Gallia County Jury Verdict Awarded

Ethan Vessels was able to obtain justice in the Gallia County Court of Common Pleas on May 16, 2019. It was his pleasure to represent Diana Casto and her husband, Dana. Thank you to the jurors for their willingness to serve and to provide justice.

Can I Use Social Media If I’m in a Lawsuit?

Your Lawsuit and Social Media

Social media is such a normal part of our lives that we often post our daily activities without thinking twice. From sharing pictures of our meals, vacations, families and friends to updating our statuses with check-ins and personal tidbits, we seem to be a society obsessed with documenting every moment of every day.  

Sharing this information with your followers may seem innocent, but if you are involved in a personal injury lawsuit, even the most “harmless” information can potentially damage your claim.

For instance, imagine you were injured in a car accident and you’re suing for compensation. A few days after the accident, you attend a friend’s birthday party and are tagged on Facebook in some party photos. The defense attorneys for the insurance company find the photos and use them as evidence against you. They argue that if you’re at a party, then you must not really be hurt. They can show those photos in court, which can hurt your chances of being fairly compensated – or compensated at all – for your injuries.

What Should I Do/Not Do on Social Media?

  1. Avoid posting: It’s really simple – avoid posting pictures of yourself and your activities. Put your accounts on hold until your case is closed. The best way to ensure that you don’t post something the insurance company can use against you is to avoid using social media altogether.
  2. Don’t discuss the accident: If you absolutely must post on social media, don’t share details about the accident or your injuries. Even a small error in the way you phrase something or a timestamp on a photo can create problems. Don’t post pictures of the accident. Don’t share any details of the accident through messages. Don’t comment on the other party or the insurance company. The best advice is to discuss your lawsuit with only your attorney and no one else.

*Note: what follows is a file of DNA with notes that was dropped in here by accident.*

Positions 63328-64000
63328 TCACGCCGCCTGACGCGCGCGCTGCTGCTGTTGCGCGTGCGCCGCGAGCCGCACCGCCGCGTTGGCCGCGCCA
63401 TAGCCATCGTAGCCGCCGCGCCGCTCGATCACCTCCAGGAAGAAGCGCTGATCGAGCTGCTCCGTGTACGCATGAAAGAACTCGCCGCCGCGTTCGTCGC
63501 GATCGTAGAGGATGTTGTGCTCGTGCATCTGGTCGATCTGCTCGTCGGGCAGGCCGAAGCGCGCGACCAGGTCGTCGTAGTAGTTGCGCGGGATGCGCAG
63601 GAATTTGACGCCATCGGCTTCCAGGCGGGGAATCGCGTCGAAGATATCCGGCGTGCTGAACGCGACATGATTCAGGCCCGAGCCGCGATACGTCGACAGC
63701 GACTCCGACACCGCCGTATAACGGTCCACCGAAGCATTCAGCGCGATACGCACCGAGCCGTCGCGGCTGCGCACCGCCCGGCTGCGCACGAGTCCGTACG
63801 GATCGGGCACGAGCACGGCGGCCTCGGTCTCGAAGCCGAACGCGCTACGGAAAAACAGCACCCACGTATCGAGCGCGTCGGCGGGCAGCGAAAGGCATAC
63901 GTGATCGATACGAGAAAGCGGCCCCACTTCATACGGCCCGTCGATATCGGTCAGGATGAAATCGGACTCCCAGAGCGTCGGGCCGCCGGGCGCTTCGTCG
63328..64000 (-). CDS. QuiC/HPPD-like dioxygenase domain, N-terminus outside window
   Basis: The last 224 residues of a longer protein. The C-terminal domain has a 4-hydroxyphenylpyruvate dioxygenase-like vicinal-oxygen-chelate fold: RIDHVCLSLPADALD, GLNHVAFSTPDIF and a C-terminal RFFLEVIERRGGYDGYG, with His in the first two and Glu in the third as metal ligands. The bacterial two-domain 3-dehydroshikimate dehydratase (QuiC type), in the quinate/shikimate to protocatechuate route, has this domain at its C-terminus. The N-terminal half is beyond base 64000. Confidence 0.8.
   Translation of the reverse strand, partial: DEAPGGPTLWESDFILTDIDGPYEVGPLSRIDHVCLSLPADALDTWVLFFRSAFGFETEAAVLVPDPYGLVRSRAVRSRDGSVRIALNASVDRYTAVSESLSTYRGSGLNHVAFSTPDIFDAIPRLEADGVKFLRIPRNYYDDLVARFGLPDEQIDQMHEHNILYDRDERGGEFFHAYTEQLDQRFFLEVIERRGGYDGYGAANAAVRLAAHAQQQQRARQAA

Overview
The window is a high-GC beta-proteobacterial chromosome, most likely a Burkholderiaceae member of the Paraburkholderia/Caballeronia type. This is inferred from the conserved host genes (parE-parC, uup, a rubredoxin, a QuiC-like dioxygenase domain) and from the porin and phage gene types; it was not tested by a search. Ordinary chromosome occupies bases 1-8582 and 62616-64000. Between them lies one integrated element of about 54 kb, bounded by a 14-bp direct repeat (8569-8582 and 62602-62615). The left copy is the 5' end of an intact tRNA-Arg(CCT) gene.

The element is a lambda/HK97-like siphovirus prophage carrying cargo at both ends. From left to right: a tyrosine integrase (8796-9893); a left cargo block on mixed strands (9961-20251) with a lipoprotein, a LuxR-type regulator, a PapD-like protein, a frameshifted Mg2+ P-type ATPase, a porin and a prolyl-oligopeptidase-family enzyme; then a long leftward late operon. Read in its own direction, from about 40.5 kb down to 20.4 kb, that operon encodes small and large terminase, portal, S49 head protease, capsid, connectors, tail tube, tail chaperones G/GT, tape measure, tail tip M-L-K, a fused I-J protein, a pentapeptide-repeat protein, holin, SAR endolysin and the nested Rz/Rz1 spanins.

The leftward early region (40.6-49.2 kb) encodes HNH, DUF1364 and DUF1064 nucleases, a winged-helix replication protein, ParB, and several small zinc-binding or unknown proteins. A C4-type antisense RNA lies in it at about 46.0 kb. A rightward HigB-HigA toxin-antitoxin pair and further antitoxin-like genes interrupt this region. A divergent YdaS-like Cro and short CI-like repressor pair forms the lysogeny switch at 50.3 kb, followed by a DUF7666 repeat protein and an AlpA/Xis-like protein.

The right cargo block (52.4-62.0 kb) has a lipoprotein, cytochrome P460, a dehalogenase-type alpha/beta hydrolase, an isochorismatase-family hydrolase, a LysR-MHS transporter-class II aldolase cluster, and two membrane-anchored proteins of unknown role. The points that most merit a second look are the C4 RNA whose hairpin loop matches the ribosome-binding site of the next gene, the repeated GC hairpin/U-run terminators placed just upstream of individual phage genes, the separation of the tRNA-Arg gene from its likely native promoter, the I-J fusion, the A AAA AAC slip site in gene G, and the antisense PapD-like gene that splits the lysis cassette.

3. Check your privacy settings: Make sure your accounts are set to “private” and not to “public.” Make sure that you have to approve any tagged posts or comments. You should also remove yourself from public Google search results on Facebook by unchecking the box under “Public Search Listing.”
  4. Ask your family and friends to be discreet: Sometimes our families and friends post pictures or “tag” us in events on social media. These posts can also be used by insurance companies and defense attorneys. Remind your family and friends that you’re in a lawsuit, and tell them you don’t want to be included in their social media.
  5. Don’t accept strange friend requests: As devious as it sounds, insurance company employees have sent requests to injured people to access their private pages. Avoid accepting requests from anyone you don’t know.

Are There Rules About Social Media In Court?

While there are very specific rules about what is admissible as evidence in court, the rules about social media are still evolving. While public posts and public pages are more than likely admissible, rules about private posts and private pages are different. Courts have ruled that there is no reasonable expectation of privacy for the content on social media, even if it’s shared with a small, select group. While defense attorneys aren’t likely to get permission to search the entirety of your private social media accounts, they might be granted limited access if they can show how it will lead to admissible evidence.

What Is Wrongful Death?

What Is Wrongful Death?

When a person dies due to the misconduct, negligence, or intentional harm of another person, surviving family members may be able to file a wrongful death lawsuit. A wrongful death lawsuit is a civil court action requiring grounds (a legally supported reason) for filing.

Wrongful death lawsuits aim to prove that not only did the deceased lose his/her life due to the negligence of another, but also that his/her family members were directly affected emotionally and financially due to the death. Therefore, wrongful death cases will determine the financial compensation the family members should receive.

How Does Someone Prove Wrongful Death?

To be successful in a wrongful death lawsuit, some elements must be proven:

  • The person’s death was caused by neglect or wrongful conduct.
  • The surviving family members have suffered measurable damages as a result of the death.

If a victim, who would have otherwise been able to file a personal injury claim had he/she survived, dies as a result of the action of another, a “survivorship” claim is appropriate.

Common grounds for wrongful death lawsuits may arise out of a number of circumstances:

  • Medical malpractice death
  • Vehicle fatalities